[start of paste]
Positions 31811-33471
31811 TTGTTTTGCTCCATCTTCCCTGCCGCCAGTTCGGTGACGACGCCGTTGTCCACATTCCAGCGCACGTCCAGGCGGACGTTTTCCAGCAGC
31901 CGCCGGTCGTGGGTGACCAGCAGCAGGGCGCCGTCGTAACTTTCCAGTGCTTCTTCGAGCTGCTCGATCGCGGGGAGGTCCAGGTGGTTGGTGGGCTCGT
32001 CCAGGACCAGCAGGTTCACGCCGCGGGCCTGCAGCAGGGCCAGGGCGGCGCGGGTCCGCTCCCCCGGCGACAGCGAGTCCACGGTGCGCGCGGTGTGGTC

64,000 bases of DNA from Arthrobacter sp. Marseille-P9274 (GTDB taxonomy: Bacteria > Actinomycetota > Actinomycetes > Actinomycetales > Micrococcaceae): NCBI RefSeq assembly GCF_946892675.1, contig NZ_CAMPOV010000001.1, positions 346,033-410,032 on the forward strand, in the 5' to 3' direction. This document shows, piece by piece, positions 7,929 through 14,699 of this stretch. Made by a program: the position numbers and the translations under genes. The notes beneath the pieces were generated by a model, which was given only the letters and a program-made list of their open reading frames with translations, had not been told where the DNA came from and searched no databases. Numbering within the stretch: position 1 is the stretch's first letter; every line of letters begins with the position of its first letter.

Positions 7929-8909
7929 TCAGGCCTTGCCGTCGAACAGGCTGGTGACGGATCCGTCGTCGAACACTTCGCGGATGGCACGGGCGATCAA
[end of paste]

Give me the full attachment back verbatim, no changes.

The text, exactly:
Positions 31811-33471
31811 TTGTTTTGCTCCATCTTCCCTGCCGCCAGTTCGGTGACGACGCCGTTGTCCACATTCCAGCGCACGTCCAGGCGGACGTTTTCCAGCAGC
31901 CGCCGGTCGTGGGTGACCAGCAGCAGGGCGCCGTCGTAACTTTCCAGTGCTTCTTCGAGCTGCTCGATCGCGGGGAGGTCCAGGTGGTTGGTGGGCTCGT
32001 CCAGGACCAGCAGGTTCACGCCGCGGGCCTGCAGCAGGGCCAGGGCGGCGCGGGTCCGCTCCCCCGGCGACAGCGAGTCCACGGTGCGCGCGGTGTGGTC

64,000 bases of DNA from Arthrobacter sp. Marseille-P9274 (GTDB taxonomy: Bacteria > Actinomycetota > Actinomycetes > Actinomycetales > Micrococcaceae): NCBI RefSeq assembly GCF_946892675.1, contig NZ_CAMPOV010000001.1, positions 346,033-410,032 on the forward strand, in the 5' to 3' direction. This document shows, piece by piece, positions 7,929 through 14,699 of this stretch. Made by a program: the position numbers and the translations under genes. The notes beneath the pieces were generated by a model, which was given only the letters and a program-made list of their open reading frames with translations, had not been told where the DNA came from and searched no databases. Numbering within the stretch: position 1 is the stretch's first letter; every line of letters begins with the position of its first letter.

Positions 7929-8909
7929 TCAGGCCTTGCCGTCGAACAGGCTGGTGACGGATCCGTCGTCGAACACTTCGCGGATGGCACGGGCGATCAA